MATERNAL EXPOSURE TO PHTHALATES AND MALE REPRODUCTIVE SYSTEM DEVELOPMENT IN THE OFFSPRING: RESULTS FROM A CANADIAN BIRTH COHORT STUDY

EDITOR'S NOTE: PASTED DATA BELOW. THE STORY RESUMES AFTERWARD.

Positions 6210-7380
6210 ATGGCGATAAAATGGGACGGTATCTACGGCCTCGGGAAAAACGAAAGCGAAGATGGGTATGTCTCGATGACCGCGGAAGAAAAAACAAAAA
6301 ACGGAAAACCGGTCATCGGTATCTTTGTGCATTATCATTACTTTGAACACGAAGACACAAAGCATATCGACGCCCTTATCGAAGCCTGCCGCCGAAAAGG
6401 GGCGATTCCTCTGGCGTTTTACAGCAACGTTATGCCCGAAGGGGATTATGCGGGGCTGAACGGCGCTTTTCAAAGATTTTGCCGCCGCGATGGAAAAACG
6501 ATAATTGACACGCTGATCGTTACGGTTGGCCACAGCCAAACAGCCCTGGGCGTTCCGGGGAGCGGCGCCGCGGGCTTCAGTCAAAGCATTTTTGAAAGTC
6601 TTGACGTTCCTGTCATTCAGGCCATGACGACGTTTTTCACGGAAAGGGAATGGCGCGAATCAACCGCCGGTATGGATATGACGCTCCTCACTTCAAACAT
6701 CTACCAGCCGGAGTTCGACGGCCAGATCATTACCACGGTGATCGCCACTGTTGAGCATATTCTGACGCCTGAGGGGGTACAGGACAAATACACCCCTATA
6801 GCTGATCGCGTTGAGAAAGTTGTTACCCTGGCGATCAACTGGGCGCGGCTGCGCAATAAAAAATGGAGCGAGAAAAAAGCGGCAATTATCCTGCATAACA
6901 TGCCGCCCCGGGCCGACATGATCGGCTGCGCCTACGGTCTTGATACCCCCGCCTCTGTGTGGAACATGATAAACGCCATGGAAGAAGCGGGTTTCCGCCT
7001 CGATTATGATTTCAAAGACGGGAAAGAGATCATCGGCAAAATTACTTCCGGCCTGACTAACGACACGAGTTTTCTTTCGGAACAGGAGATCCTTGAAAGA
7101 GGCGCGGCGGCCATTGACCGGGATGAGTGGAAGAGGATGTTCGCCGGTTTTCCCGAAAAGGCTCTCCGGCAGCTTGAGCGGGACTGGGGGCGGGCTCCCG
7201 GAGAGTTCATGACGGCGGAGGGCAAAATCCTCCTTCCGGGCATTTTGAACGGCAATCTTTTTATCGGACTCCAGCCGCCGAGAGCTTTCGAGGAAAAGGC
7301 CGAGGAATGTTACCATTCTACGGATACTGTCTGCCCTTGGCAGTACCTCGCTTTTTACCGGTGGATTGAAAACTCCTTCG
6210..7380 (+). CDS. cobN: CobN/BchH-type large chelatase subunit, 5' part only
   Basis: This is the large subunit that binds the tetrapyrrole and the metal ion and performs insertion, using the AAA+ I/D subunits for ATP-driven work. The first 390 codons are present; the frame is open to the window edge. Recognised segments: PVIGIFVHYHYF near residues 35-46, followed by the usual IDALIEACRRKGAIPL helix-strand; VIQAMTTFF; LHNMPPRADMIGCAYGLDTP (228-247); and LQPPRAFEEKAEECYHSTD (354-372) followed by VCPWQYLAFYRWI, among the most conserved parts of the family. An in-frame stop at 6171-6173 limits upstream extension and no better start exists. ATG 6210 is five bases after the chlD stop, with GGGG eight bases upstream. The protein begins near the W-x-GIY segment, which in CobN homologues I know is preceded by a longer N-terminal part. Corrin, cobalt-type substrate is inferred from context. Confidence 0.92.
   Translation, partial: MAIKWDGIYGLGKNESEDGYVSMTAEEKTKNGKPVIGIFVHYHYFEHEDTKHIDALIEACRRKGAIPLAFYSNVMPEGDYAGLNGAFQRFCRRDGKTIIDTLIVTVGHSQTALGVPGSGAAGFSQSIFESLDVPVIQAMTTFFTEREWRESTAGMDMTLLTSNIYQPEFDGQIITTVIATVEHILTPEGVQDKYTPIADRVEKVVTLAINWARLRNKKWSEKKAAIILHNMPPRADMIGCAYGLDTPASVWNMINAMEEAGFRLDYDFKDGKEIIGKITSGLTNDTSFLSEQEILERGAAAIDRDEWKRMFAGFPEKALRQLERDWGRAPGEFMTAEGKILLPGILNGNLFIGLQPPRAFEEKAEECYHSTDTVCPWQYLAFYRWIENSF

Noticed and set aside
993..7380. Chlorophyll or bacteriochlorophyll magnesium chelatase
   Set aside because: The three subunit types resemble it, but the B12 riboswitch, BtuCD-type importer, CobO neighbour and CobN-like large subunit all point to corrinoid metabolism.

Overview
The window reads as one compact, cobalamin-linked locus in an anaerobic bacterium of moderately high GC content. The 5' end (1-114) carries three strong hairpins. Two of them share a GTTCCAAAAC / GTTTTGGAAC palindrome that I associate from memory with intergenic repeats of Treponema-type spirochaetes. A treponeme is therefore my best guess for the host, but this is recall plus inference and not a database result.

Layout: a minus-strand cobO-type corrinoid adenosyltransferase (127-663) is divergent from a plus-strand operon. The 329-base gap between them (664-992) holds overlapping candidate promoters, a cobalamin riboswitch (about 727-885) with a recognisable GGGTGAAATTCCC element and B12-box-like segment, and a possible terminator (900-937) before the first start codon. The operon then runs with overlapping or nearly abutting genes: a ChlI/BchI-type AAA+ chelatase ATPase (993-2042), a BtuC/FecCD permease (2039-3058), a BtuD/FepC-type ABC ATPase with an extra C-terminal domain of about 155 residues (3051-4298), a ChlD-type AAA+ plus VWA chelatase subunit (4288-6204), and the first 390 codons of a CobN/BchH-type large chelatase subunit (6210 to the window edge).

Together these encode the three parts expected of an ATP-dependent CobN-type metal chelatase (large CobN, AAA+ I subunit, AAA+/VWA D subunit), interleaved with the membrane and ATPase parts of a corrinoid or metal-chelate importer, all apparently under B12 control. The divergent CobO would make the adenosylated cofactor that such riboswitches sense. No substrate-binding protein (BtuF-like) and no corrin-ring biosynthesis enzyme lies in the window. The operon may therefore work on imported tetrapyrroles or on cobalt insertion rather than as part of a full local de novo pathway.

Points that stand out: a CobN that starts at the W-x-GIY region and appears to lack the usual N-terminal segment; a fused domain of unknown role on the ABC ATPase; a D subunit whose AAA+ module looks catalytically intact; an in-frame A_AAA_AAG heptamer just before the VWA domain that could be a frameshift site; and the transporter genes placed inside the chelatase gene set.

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Objectives: The primary objective of this thesis was to determine if maternal exposure to phthalates during the first trimester of pregnancy was associated with penile length (PL) or width (PW) at birth in full term singleton boys. Materials & Methods: In the MIREC (Maternal-Infant Research on Environmental Chemicals) prospective cohort study, 2001 pregnant women from 10 Canadian cities provided biospecimens for measurement of chemicals, including phthalates. Urinary concentrations of phthalate metabolites were measured in the first trimester of pregnancy. Total high and low molecular weight phthalates and Di-2-ethylhexyl phthalate(DEHP) concentrations were calculated based on the molar sum of their respective metabolites. At birth, multiple anthropometric measurements including PL and PW were conducted for 215 male offspring. Univariate and multivariate linear regressions were performed to study the association between penile measurements and maternal urinary concentrations of each phthalate metabolite and composite measures adjusting for potential confounders. Results: 170 term male singletons had complete data for analysis. On univariate analysis, no association was found between the individual levels of 7 phthalates metabolites, DEHP, low or high molecular weight phthalates and PL. On univariate analysis, PW showed a statistically significant inverse relationship with the log-transformed, specific gravity adjusted concentration of MCPP. On multivariate analysis controlling for confounders, a positive association between MEHP and PL was the only one to approach statistical significance. Conclusions: Based on our results, exposure to phthalates at levels representative of the Canadian population in the first trimester of pregnancy did not have a significant impact on PL/PW at birth in singletons born at term.